Quirky Birds: Transylvanian Naked Neck

This breed has a rather uncertain history, depending on which particular article you read. Some authors say that it orginated in Transylvania (hence the name), while others believe it was neighbouring Hungary, Austria or Germany.

It came into the UK in the 1920s, and was regarded (incorrectly) as a cross between a chicken and a turkey, hence the name ‘Churkey’ or Turken, the latter of which remains the name of the breed in some countries.

The breed is rather quirky and unusual with its vulture-esque appearance, caused by a dominant gene which removes the neck feathers, and, according to experts, the breed has 50% less feathers overall than the average chicken.

It is for this reason that some people regard the breed as ‘a poor sitter,’ but breeders tend to disagree regarding them as excellent broody hens.

Because of the reduced feathering, the breed is said to be able to withstand much higher temperatures than fully feathered birds. It was also used to help scientists develop the ‘featherless’ chicken for the meat industry.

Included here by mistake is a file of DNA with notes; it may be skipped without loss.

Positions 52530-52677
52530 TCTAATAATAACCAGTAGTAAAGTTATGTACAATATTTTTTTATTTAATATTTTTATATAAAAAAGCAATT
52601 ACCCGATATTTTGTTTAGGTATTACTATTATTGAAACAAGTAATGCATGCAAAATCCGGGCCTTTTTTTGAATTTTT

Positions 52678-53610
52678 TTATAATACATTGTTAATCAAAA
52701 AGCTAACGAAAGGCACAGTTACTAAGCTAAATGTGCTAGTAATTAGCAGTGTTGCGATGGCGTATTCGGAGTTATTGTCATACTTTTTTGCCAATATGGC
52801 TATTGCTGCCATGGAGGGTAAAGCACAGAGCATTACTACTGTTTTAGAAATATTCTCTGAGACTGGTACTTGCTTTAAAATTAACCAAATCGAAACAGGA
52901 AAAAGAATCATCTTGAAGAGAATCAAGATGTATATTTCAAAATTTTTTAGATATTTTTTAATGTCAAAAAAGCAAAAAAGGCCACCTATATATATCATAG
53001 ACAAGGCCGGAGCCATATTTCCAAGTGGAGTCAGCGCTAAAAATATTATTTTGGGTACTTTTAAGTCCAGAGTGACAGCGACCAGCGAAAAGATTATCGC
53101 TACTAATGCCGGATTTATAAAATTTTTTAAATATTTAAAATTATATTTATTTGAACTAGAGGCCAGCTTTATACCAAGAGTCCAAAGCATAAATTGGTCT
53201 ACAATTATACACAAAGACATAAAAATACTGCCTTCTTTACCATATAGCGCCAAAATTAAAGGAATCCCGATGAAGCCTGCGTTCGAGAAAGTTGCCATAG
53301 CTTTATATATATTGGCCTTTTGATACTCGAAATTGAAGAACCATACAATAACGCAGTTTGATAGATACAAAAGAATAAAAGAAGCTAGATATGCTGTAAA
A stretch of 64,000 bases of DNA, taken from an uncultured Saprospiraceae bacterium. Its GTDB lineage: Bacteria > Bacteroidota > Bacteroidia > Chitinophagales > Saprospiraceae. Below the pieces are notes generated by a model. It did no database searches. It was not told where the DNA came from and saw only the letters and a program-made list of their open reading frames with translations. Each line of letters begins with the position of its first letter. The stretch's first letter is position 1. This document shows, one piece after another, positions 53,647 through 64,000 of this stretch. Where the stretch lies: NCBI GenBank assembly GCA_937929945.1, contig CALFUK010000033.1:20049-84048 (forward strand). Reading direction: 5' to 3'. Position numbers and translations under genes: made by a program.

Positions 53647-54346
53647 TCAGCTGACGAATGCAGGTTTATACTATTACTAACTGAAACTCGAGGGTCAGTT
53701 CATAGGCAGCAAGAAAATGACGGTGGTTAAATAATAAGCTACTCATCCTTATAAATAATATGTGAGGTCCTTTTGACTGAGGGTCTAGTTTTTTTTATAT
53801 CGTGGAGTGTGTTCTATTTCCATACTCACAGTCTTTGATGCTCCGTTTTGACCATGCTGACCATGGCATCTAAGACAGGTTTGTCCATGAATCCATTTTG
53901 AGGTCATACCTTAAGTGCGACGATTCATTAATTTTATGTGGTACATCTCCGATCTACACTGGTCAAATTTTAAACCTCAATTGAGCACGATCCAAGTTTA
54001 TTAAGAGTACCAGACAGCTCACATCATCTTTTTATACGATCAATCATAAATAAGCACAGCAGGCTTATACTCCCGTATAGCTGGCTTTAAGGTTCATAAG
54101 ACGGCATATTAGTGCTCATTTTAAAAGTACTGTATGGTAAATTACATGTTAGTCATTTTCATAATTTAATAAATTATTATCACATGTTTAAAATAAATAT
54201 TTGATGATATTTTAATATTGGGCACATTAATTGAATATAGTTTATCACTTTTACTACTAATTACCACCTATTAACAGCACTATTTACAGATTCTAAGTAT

A 2010 Best Rare Breed win at the Federation for Simon Capstick helped to really thrust the Naked Neck into the mainstream and they are gaining ground in terms of popularity.

Naked Necks are a meaty breed with excellent hardy qualities. They lay well and become rather tame with a bit of handling.

The black is currently the most common colour, but other colours such as cuckoo and white are being spread about by breeders and enthusiasts. Other colours such as blue, buff and red are available, but rarely seen.

The breed is currently catered for by the Rare Poultry Society.

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